Aphasia severity: Association with cerebral perfusion and diffusion

Julius Fridriksson, Audrey L. Holland, Bruce M. Coull, Elena Plante, Theodore P. Trouard, Pelagie Beeson

Research output: Contribution to journalArticlepeer-review

10 Scopus citations


Background: Previous studies of the relationship between perfusion, diffusion, and stroke suggest that the extent of cerebral hypoperfusion may be a better indicator of neurological status than lesion size in the early phases of recovery. It is not clear how these factors are related to aphasia severity. Aims: The purpose of this study was to investigate the relationship between cerebral perfusion, diffusion, and aphasia severity in stroke. Methods & procedure: Nine participants were examined within 24 hours of stroke onset and six were re-examined at 1 month post stroke. The examination included administration of an aphasia test, a face recognition task, and a neuroimaging session including T2-, perfusion-, and diffusion-weighted MRI. Outcomes & results: Participants with a variety of aphasia types and severity were included in the study. Visual inspection suggested larger perfusion abnormality than the actual lesion in eight of nine subjects at day 1. The correlation between aphasia severity and hypoperfusion was significant at day 1 and at 1 month post stroke. However, this was not the case for the relationship between aphasia severity and lesion size where the correlation was not statistically significant at day 1 or at 1 month post stroke. Conclusions: These results suggest that cerebral hypoperfusion is a more accurate indicator of aphasia severity in early stroke than lesion volume.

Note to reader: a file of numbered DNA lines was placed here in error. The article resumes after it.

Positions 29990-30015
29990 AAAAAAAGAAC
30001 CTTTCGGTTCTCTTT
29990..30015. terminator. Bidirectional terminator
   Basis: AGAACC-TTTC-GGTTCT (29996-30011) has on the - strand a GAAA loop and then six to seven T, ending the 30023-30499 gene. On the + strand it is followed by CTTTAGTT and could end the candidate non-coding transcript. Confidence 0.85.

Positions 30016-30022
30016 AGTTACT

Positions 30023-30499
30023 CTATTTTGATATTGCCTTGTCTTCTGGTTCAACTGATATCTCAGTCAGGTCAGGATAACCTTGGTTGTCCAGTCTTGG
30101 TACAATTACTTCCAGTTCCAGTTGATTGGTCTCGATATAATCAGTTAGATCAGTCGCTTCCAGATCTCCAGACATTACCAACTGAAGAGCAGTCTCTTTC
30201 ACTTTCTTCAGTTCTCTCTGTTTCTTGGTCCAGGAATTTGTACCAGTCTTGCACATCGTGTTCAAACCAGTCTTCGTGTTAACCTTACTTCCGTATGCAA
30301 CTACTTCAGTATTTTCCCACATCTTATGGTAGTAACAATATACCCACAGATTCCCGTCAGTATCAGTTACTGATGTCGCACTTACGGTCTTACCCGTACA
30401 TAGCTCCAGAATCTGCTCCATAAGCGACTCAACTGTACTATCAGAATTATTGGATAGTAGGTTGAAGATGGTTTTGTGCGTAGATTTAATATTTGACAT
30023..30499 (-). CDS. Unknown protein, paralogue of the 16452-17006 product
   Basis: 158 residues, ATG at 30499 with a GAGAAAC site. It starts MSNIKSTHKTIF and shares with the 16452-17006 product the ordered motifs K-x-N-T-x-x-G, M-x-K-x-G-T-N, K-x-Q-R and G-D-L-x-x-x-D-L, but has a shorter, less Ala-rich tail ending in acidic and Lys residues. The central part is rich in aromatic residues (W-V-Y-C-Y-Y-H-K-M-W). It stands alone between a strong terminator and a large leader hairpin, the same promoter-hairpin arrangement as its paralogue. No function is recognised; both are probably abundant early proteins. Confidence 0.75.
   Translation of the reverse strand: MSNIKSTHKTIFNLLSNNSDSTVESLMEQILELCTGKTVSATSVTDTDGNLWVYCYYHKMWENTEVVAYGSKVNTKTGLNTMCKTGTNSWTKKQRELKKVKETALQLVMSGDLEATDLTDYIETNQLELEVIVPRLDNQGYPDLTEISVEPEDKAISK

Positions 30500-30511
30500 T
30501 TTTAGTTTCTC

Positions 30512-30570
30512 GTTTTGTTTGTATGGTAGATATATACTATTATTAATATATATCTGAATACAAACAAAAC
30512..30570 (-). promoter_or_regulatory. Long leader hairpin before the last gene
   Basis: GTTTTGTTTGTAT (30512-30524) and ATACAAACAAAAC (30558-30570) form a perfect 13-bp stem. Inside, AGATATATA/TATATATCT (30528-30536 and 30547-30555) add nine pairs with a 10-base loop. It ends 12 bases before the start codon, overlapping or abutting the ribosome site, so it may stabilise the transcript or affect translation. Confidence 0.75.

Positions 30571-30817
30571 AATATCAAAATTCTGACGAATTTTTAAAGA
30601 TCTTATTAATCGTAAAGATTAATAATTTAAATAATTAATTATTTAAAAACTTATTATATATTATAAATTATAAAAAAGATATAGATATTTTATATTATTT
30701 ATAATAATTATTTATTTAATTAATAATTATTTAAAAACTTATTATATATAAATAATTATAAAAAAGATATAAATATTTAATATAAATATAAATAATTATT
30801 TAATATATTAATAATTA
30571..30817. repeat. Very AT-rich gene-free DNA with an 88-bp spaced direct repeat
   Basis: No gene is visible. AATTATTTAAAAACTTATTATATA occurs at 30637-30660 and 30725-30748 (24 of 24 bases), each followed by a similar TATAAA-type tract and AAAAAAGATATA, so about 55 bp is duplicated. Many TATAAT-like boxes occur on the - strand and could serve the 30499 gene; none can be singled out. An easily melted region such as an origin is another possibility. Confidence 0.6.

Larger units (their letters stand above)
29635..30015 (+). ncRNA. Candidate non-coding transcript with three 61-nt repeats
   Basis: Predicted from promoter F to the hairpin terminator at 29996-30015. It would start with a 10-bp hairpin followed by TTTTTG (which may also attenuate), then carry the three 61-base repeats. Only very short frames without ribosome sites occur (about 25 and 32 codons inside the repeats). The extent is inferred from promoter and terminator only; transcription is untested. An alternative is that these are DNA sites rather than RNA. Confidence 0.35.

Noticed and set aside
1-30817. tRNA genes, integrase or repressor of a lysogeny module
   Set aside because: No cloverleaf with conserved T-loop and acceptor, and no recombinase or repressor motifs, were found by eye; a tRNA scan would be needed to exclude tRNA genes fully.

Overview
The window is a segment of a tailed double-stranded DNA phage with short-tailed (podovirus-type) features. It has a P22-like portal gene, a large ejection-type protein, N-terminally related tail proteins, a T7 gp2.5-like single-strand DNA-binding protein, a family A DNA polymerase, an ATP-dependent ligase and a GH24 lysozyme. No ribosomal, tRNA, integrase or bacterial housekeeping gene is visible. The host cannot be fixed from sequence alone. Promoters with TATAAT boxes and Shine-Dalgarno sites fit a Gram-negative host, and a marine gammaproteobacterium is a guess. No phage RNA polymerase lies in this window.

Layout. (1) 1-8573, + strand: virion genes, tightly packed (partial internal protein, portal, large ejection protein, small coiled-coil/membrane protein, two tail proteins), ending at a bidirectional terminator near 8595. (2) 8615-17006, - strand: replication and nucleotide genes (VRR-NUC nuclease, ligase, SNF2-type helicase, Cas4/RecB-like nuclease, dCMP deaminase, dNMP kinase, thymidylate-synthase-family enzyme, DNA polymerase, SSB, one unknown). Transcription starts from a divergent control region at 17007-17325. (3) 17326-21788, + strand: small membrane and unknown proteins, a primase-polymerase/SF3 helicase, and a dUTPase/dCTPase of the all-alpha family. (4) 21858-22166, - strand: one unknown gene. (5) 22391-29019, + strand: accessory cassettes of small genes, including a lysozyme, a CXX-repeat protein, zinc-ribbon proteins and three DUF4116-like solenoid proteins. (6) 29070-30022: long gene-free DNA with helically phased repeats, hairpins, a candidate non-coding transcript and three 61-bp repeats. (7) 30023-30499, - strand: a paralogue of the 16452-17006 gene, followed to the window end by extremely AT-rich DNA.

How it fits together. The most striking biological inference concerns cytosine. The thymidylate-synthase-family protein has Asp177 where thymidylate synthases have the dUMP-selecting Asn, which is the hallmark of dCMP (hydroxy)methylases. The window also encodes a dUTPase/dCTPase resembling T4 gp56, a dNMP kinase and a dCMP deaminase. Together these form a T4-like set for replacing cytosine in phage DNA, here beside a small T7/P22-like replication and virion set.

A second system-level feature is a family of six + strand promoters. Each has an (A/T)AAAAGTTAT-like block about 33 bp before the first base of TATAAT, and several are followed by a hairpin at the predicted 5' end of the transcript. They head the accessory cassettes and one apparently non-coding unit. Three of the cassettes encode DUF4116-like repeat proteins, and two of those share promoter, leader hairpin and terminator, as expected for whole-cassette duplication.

Original languageEnglish (US)
Pages (from-to)859-871
Number of pages13
Issue number9
StatePublished - 2002

ASJC Scopus subject areas

  • Otorhinolaryngology
  • Language and Linguistics
  • Developmental and Educational Psychology
  • Linguistics and Language
  • Neurology
  • Clinical Neurology
  • LPN and LVN


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